• Anorectal abscesses. Incision and drainage under local anesthesia in the out-patient setting is recommended.
B. Cases that should be deferred if possible:
• Surgery for hereditary syndromes
• Definitive surgery for complicated diverticular disease
• Definitive surgery for inflammatory bowel disease
• Closure of stomas
• Surgery for pelvic floor dysfunctions
• Anal fissures
• Endoanal or endorectal ultrasound and anorectal manometry
• Lower gastrointestinal endoscopy
• Asymptomatic, early stage (T1 and T2) colon and rectal cancer
• Asymptomatic, locally advanced, resectable colon cancer
• Asymptomatic, locally advanced, rectal cancer
• Rectal cancer with clear and early evidence of downstaging from neoadjuvant chemoradiation therapy
• Locally advanced or recurrent rectal cancers requiring pelvic exenteration
• Stage IV colorectal cancer/ Oligometastatic disease
These recommendations are temporizing strategies while the nation is on Enhanced Community Quarantine, and as hospitals prepare to reallocate resources to be ready for the COVID-19 peak, the exact time of which is hard to predict. Again, the decision to defer colorectal surgery procedures may be justified based on the anticipated COVID-19 surge and critical straining on institutional resources, The PSCRS will update these recommendations when the Enhanced Community Quarantine has been officially eased.
At present, we are hopeful that elective colorectal cancer surgery can be provided in COVID-19-free hospitals. If these hospitals are not available, essential colorectal cancer surgery may be offered by hospitals with COVID-19 patients provided COVID 19-positive and COVID-19 negative patients are located in clearly separate areas (e.g. wards, operating rooms, ICUs, radiology, and endoscopy units), with dedicated personnel for each, where an expert surgical team is available, and operating room/PPE resources and ICU beds/ventilators are not threatened should a pandemic surge occurs. Below are the different phases of the hospitals in terms of healthcare in this COVID-19 pandemic. We recommend each and every surgeon be aware with the status of every hospital in their area.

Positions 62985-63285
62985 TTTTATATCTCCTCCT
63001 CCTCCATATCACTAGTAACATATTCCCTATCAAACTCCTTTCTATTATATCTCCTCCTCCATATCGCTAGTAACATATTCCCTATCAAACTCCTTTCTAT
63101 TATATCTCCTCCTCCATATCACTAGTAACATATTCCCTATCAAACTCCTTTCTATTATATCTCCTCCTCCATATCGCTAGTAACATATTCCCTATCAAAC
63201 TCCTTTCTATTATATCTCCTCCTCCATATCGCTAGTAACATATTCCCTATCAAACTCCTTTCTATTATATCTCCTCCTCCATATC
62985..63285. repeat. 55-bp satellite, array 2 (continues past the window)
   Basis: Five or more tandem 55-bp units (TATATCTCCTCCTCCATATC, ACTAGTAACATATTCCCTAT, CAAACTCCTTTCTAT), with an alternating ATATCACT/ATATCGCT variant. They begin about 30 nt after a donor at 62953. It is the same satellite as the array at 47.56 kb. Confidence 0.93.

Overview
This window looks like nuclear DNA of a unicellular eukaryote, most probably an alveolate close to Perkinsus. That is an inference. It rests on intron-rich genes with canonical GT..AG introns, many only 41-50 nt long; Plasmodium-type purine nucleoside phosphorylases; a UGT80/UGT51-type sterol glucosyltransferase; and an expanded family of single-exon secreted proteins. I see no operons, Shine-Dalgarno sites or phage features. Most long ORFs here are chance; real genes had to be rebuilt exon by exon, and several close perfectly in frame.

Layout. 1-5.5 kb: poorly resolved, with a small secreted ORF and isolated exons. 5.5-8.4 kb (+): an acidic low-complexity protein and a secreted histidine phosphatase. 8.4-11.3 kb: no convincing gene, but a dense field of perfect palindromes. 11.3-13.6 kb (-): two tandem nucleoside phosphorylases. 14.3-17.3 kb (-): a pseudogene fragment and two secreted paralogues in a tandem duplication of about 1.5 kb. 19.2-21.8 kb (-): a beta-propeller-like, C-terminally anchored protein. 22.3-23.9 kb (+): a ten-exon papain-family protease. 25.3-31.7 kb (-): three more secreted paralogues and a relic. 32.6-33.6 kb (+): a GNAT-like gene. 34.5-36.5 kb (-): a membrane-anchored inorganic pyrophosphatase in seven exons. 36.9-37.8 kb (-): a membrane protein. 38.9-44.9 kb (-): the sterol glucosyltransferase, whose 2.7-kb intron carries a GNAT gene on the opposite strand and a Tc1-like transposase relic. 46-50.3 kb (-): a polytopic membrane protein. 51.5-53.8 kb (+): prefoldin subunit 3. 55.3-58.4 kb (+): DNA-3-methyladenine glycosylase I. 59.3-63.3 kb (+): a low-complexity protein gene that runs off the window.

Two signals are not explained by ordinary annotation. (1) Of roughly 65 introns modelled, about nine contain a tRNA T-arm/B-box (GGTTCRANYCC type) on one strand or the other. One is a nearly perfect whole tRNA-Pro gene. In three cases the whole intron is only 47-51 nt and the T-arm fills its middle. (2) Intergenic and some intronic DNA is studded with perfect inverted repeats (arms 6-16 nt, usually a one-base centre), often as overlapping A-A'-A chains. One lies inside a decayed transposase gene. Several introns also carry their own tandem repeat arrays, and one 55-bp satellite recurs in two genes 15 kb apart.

Covid-19 PHASE of Hospital or Healthcare System:
Phase 0. Unaffected – no COVID-19 patients, hospital operating as normal.
Phase I. Semi-Urgent Setting (Preparation Phase) — few COVID-19 patients, hospital resources not exhausted, institution still has ICU ventilator capacity and COVID-19 trajectory not in rapid escalation phase.
Phase II. Urgent Setting — many COVID-19 patients, ICU and ventilator capacity limited, operating room supplies limited.
Phase III. Hospital resources are all routed to COVID-19 patients, no ventilator or ICU capacity, operating room supplies exhausted; patients in whom death is likely within hours if surgery is deferred.
1. American College of Surgeons, Clinical Issues and Guidance – COVID-19: Guidance for triage of non-emergent surgical procedures. Online March 17 2020 and accessed Apr 1st 2020. https://www.facs.org/covid-19/clinical-guidance/triage.
2. SAGES recommendations regarding surgical management of colorectal cancer patients during the response to the COVID-19 crisis, April 11 2020. https://www.sages.org/recommendations-surgical-management-colorectal-cancer-covid-19.
3. Zhang S. What it really means to cancel elective surgeries: to make room for coronavirus patients, hospitals are delaying procedures that would make major differences in people’s lives. The Atlantic, March 17, 2020. https://www.theatlantic.com/science/archive/2020/03/patients-whose-surgeries-are-canceled-because-coronavirus/608176.
4. Association of Coloproctology in Great Britain and Ireland latest Covid-19 updates. April 2020. https://www.acpgbi.org.uk/coronavirus/acpgbi-latest-covid-19-updates.
5. Lewis R (2020) Early GI symptoms in COVID-19 may indicate fecal transmission. Mar 11, 2020. https://www.medscape.com/viewarticle/926682.
6. Ai T, Yang Z, Hou H et al (2020) Correlation of chest CT and RT-pcr testing in coronavirus disease 2019 (COVID-19) in China: a report of 1014 cases. Radiology 2020 Feb 26:200642. doi: 10.1148/radiol.2020200642. [Epub ahead of print].